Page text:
Where's the pink?

This is more just curiosity on my part... I'm just wondering why CFL players don't wear pink in October for Breast Cancer month like NFL players do.

That is SO not where my mind went when I read the title of this thread! :oops:

Personally I'm glad they don't.

Does anyone know if NFL players will all be wearing something blue in November for prostate cancer month?

Personally, I'm glad the CFL doesn't just blindly follow the NFL on this one (sorry, but the cynic in me tells me they're doing this cause related marketing effort more to court female fans than an act of altruism).

Prostate cancer kills nearly as many men as breast cancer does women in the United States (40,000 women to breast cancer to 30,000 men for prostate cancer) yet breast cancer research gets more than twice the federal funding.

While all forms of cancer deserve our attention and funding to help eradicate them, I'd rather the CFL teams accessorize with the colour "blue" during a week in September to bring attention to prostate cancer (I think a whole month is a little over the top).

I seem to recall reading once that in Canada, more men die from prostate cancer than women die from breast cancer, although again the latter gets way more public funding.

Can you imagine the howling from the feminist lobby were the funding to have been otherwise?

There are a lot of news stories ( google if you want to read them ) regarding the Pink campaigns and how much actually goes to Breast cancer research from them. The NFL has deep enough pockets to go pink and turn over cash - The CFL does not. I believe that if they where to copy cat the NFL it would be symbolic only with no real actual revenue generated. As such it would be best left to teams to take donations at the gate ( this is something the wives - mothers and cheerleaders could run ). Going pink simply because it is popular lessens the importance of it in my opinion. Seems every consumer product is offering a pink’d version of their products and folks are now starting to ask the question of what if anything actual goes to the charity.

That and I agree with the other poster regarding prostate cancer. If the CFL was to do a league wide organized Cancer support program it should be inclusive of both and not just one. :cowboy:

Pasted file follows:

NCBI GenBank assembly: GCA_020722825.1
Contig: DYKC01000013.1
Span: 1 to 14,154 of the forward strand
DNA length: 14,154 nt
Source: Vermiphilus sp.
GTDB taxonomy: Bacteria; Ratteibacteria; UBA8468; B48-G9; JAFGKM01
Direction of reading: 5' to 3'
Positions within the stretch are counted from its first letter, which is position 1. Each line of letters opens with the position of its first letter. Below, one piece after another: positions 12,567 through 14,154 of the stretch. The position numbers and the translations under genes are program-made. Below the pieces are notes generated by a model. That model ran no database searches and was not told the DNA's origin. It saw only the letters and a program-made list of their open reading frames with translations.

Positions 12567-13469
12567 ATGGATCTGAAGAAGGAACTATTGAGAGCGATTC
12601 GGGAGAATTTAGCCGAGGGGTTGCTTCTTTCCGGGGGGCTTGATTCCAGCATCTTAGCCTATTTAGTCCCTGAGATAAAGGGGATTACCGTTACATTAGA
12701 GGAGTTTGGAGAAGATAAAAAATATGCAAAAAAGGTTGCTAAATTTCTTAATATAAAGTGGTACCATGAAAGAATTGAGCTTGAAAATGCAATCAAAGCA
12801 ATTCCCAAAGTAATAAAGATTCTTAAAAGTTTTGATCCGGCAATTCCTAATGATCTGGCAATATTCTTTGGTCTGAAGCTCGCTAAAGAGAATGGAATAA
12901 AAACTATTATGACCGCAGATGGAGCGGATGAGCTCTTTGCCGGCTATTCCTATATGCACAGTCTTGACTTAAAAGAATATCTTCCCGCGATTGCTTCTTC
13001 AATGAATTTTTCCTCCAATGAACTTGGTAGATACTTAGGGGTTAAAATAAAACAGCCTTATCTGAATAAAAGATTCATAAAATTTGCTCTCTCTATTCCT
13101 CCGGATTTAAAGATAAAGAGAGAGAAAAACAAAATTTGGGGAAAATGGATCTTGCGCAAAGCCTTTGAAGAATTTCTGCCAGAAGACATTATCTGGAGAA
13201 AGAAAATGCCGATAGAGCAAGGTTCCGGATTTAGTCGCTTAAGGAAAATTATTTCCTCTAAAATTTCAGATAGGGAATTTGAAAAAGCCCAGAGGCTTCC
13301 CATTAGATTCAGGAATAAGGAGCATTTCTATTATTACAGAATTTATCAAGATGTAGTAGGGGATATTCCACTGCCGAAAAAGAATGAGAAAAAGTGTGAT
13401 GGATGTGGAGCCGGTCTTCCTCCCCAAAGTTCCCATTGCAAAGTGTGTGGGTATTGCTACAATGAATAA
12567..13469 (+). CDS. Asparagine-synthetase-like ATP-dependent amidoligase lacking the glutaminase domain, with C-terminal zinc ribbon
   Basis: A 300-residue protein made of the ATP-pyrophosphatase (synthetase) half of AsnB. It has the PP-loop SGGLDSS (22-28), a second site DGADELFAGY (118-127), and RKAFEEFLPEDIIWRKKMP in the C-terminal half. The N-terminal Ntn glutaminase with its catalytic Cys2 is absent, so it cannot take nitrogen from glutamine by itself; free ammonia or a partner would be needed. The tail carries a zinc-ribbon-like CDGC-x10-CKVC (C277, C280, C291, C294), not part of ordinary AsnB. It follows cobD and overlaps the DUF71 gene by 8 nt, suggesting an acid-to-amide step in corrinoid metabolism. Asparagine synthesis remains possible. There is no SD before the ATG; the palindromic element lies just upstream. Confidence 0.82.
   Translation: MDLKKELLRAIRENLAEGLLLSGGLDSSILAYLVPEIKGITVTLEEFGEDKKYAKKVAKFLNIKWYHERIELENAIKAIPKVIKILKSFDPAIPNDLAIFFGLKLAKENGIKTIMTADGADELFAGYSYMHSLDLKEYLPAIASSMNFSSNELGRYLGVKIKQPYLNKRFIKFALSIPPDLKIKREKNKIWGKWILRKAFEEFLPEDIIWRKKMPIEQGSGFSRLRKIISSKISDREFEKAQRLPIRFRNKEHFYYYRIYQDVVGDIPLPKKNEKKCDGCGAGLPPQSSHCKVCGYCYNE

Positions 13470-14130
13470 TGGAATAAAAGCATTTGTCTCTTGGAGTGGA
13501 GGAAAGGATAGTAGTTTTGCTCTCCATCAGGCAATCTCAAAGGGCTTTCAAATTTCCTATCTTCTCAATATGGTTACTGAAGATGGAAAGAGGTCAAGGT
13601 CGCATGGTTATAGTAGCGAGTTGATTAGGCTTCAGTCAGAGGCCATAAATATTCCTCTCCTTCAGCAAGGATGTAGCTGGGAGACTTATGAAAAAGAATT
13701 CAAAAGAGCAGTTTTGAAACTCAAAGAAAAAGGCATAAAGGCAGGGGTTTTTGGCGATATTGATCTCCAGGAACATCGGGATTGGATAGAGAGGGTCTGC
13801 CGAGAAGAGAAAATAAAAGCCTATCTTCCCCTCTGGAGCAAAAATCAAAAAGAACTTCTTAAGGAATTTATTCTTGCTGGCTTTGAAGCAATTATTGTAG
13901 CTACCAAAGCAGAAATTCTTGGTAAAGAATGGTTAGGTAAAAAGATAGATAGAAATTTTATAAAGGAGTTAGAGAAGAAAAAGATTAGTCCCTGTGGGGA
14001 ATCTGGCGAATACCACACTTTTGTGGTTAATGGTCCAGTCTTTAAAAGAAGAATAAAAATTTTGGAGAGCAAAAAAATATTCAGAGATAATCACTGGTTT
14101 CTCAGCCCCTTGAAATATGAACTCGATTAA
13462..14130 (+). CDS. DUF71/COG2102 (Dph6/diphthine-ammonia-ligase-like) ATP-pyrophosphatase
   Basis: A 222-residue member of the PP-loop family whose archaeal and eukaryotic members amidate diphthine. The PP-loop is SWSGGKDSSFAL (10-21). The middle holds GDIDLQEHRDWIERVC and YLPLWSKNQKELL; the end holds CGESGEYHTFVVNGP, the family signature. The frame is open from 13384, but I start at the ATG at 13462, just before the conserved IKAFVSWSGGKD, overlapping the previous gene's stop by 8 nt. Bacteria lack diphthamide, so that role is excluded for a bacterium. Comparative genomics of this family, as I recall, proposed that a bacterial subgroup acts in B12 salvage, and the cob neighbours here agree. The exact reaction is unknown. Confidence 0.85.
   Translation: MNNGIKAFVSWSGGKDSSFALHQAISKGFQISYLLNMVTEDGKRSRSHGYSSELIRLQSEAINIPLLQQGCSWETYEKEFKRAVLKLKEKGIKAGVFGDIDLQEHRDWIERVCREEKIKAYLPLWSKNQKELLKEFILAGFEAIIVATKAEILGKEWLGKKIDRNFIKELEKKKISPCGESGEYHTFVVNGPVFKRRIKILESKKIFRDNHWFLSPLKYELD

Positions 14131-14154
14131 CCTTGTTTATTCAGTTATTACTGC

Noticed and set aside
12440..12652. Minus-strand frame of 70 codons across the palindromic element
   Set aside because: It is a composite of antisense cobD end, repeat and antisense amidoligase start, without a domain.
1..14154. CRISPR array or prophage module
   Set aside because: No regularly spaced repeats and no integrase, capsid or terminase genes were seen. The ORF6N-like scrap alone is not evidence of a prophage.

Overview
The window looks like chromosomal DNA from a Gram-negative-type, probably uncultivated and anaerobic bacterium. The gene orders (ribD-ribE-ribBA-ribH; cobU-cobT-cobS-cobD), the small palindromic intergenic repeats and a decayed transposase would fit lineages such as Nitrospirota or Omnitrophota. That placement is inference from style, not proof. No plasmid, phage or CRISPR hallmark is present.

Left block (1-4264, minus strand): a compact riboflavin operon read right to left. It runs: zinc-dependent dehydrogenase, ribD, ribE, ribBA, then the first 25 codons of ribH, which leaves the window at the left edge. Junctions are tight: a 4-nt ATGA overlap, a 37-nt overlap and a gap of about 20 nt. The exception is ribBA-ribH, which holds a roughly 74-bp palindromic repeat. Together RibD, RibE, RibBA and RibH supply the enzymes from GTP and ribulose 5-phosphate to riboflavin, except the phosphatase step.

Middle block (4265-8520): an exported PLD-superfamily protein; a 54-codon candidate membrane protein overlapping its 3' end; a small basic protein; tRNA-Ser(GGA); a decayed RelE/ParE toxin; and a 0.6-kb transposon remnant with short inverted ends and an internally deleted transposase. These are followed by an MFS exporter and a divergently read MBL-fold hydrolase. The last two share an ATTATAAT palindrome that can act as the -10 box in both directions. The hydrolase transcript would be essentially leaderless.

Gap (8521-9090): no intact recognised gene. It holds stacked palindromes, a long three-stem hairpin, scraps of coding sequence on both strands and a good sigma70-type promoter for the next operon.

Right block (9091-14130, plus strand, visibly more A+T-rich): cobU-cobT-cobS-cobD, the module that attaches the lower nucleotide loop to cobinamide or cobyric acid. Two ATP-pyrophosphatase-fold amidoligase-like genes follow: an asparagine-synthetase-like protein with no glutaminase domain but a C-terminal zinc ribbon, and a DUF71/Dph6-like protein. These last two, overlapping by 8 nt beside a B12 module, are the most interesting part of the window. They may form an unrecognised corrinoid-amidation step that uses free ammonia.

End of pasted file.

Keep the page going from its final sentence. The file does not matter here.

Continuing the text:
And why stop with just those 2 forms of cancer. . . there are lots of other forms of cancer as well. . . why are some more ‘deserving’ of campaigns and not others?

By inclusive I mean of both genders and cancers that effect everyone - not limited to just 2 forms.

because we have a phobia about the NFL up here. We dont want the CFL to do anything like the NFL, more than already is.

Hell, once our players start wearing pink, the next step may be 4 down football :wink:

I think it’s an individual player’s choice to wear pink. I noticed several players from both teams who were not wearing any.

It's not up to the players to wear pink, it's more appropriate for fans to do that if they wish. I believe the first game in Oct. at McMahon, they were selling pink merch for the fans to wear to show support for breast cancer month (proceeds went to breast cancer research).

According to the latest estimates from the Canadian Cancer Society, more women will die in 2010 from breast cancer (5,300) than men from prostate cancer (4,300). A different picture appears when gender population is taken into account. Out of 100,000 men or women, 21 women will die in 2010 from breast cancer while 22 men will die from prostate cancer. And almost as many people will die from colorectal cancer as from breast and prostate cancer combined. And lung cancer deaths exceed all three of those cancers combined.

So why does pink get the lion's share of the funding and charitable contributions?

To be honest, I kind of looked at it as creating awareness. Most people are aware of lung cancer, but not as many are aware of the dangers of breast cancer. I suppose both leagues could wear blue in Sept if they wanted. Like I said, this was more just curiosity on my part. I have seen people in the stands wearing pink, which is cool. :thup:

Personally, I see people being even less aware of the dangers of prostate and colorectal cancers, both of which are at least as common and deadly as breast cancer. And much less likely to talk about them.

I wouldn't mind so much except that any money contributed to the Canadian Breast Cancer Foundation can only be used to help breast cancer; legally, it cannot be made available for research in any other cancer field. And so the aggressive advertising, sorry, awareness campaign by CBCF ends up diverting funding away from other cancer research.

I think my mind was in the exact same place when I read the topic title!!!!

Anyway, I will get my mond out of the gutter now....

The CFL only allows approved colours to be worn as part of the uniform and pink isn't an approved colour. The Bomber players were wearing the pink gloves during practice last week and they are being auctioned off at CFL Auctions. The Bombers also sold pink t-shirts, toques and scarves for the game.

[quote="Chief"] Most people are aware of lung cancer, but not as many are aware of the dangers of breast cancer. /quote]

Do you really believe that ???

It's a herd mentality. Raising money for the "pink" cause became the thing to be seen doing if you want to be seen as "caring", so everybody jumped on the bandwagon.

Minor details like where the money would actually do the most good or which cancers are more dangerous don't factor into it. Hell, if you really wanted to make a difference, something simple like cutting salt content in food by 33% would save more lives then all the pink fundraisers combined.

But that kind of change requires actual effort rather then buying special merchandise.

Same with the NFL. Chad Ochocinco was fined last season for wearing an orange chin strap during a pre-season game.